Fewer side-effects and similar benefits from shorter chemotherapy after bowel cancer surgery
This expert commentary is provided for an RCT which found a similar three year progression free survival for 3 months and 6 months of chemotherapy. Most guidelines recommend six months treatment, this study gives the potential to improve acceptability and uptake of treatment
LAST Monday, I sat in a chair in a medical day unit while chemotherapy medication went into my vein. A drug called oxaliplatin which, with daily tablets of capecitabine to follow, are my ongoing treatment for bowel cancer.
Many patients receiving chemotherapy following surgery for bowel cancer may only need three months treatment rather than the six months currently given, according to researchers.
Blood test for carcinoembryonic antigen could help determine whether to use chemotherapy Related items fromOnMedica Aspirin linked to better colon cancer survival Developing and using a tool to improve outcomes in colorectal cancer Fifth of emergency bowel cancer cases had red flag symptoms Long delay after FIT linked to higher risk of cancer
COLON cancer - also known as bowel cancer - survival has doubled in the last 40 years in the UK, but there are still thousands of deaths from the condition each year.
Last year, Robert Holt from London was diagnosed with bowel cancer for the second time, but his body was no longer responding to treatments. He became one of the first to try the new 'chemotherapy bath'.
Authors: Abstract My husband Richard - known to everyone as Jake - had been admitted to ward 21 at the Royal Shrewsbury Hospital in Shropshire with side effects from stage five small bowel cancer. We knew his diagnosis was terminal, but at this point we thought he still had 18-24 months to live, following seven cycles of chemotherapy. PMID: 28198334 [PubMed - in process]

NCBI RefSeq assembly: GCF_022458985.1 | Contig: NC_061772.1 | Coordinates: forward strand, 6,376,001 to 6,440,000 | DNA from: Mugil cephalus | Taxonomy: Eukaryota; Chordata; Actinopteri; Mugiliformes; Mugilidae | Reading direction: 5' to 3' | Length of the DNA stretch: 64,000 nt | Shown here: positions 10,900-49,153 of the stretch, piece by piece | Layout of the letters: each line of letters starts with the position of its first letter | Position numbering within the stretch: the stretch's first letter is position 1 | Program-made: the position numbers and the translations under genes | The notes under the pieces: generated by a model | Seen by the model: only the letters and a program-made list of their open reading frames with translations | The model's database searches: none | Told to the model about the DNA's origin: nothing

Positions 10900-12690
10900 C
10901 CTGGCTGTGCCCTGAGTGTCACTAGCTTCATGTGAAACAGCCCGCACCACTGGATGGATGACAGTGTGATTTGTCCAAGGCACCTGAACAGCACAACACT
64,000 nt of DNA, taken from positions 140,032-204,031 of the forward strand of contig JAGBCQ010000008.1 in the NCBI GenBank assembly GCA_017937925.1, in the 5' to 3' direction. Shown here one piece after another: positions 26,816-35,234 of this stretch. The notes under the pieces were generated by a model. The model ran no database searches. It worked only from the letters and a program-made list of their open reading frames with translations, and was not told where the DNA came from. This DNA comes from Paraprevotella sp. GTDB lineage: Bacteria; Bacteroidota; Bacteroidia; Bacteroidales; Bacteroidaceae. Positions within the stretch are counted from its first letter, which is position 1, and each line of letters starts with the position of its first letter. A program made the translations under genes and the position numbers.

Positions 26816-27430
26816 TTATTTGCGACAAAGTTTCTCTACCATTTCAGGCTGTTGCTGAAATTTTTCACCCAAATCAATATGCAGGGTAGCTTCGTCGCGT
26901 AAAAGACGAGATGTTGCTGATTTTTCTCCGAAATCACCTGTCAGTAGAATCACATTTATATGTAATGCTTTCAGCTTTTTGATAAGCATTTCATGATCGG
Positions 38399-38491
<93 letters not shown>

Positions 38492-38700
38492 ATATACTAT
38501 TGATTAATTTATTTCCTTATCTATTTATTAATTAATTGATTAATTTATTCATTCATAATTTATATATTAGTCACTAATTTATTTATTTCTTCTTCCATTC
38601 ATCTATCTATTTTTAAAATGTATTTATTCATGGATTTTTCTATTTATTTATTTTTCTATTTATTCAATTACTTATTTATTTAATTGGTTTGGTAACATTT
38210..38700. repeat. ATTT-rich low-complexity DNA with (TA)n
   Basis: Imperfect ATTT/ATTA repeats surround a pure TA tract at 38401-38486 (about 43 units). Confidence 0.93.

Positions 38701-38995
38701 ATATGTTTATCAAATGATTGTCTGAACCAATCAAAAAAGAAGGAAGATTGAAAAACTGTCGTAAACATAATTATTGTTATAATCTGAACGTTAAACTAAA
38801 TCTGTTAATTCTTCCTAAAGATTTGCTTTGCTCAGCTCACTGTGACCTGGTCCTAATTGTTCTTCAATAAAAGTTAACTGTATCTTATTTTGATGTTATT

This study has immediate clinical relevance for health care professionals in oncology, palliative care and primary care.
ConclusionsThis review suggests that in patients with solid tumours, where there is a relationship between chemotherapy treatment and cognitive impairment, the type and level of cognitive decline does not consistently appear to have an impact on such patients’ HRQoL. This could be partly explained by variations in study design, measures used, definitions of cognitive impairment, varying measurement time frames, small sample sizes and differences in disease severity and type of treatment regimes.
Mother-of-two Jodi Huggett, 41, from Caistor, near Grimsby, underwent four rounds of chemo after an operation to remove a low-grade form of bowel cancer but didn't need that type of treatment.
(NaturalNews) The U.S. government's policy on cancer is far from perfect. When it comes to this deadly disease, the strategy proposed is simple: chemotherapy, surgery and radiation. Just in the U.S.A, cancer takes the lives of almost 600,000 people every year, making it a significant...